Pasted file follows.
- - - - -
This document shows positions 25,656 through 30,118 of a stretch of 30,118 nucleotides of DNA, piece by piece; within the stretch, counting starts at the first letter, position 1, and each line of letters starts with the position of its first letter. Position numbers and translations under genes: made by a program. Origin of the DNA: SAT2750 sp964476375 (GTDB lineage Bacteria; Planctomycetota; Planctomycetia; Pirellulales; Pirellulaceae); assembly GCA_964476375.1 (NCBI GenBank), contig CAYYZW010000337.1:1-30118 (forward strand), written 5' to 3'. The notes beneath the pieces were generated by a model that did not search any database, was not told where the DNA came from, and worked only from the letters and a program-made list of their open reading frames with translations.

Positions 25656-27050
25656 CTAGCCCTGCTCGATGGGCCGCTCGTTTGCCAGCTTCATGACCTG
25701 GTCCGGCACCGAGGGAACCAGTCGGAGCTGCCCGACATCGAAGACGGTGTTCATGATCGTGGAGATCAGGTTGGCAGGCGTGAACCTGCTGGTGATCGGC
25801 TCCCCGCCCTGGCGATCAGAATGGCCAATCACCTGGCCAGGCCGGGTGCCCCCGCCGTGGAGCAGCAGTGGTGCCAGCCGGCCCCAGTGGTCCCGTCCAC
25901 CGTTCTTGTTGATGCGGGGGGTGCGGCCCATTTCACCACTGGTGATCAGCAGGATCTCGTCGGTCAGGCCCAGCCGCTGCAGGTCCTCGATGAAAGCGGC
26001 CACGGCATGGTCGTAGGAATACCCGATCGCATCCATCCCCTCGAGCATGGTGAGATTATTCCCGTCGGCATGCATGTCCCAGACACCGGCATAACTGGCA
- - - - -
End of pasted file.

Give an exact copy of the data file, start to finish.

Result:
This document shows positions 25,656 through 30,118 of a stretch of 30,118 nucleotides of DNA, piece by piece; within the stretch, counting starts at the first letter, position 1, and each line of letters starts with the position of its first letter. Position numbers and translations under genes: made by a program. Origin of the DNA: SAT2750 sp964476375 (GTDB lineage Bacteria; Planctomycetota; Planctomycetia; Pirellulales; Pirellulaceae); assembly GCA_964476375.1 (NCBI GenBank), contig CAYYZW010000337.1:1-30118 (forward strand), written 5' to 3'. The notes beneath the pieces were generated by a model that did not search any database, was not told where the DNA came from, and worked only from the letters and a program-made list of their open reading frames with translations.

Positions 25656-27050
25656 CTAGCCCTGCTCGATGGGCCGCTCGTTTGCCAGCTTCATGACCTG
25701 GTCCGGCACCGAGGGAACCAGTCGGAGCTGCCCGACATCGAAGACGGTGTTCATGATCGTGGAGATCAGGTTGGCAGGCGTGAACCTGCTGGTGATCGGC
25801 TCCCCGCCCTGGCGATCAGAATGGCCAATCACCTGGCCAGGCCGGGTGCCCCCGCCGTGGAGCAGCAGTGGTGCCAGCCGGCCCCAGTGGTCCCGTCCAC
25901 CGTTCTTGTTGATGCGGGGGGTGCGGCCCATTTCACCACTGGTGATCAGCAGGATCTCGTCGGTCAGGCCCAGCCGCTGCAGGTCCTCGATGAAAGCGGC
26001 CACGGCATGGTCGTAGGAATACCCGATCGCATCCATCCCCTCGAGCATGGTGAGATTATTCCCGTCGGCATGCATGTCCCAGACACCGGCATAACTGGCA